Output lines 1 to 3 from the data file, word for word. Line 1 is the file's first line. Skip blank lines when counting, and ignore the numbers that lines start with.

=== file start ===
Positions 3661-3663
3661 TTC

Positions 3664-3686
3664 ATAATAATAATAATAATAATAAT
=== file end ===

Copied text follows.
Positions 3661-3663
3661 TTC

Positions 3664-3686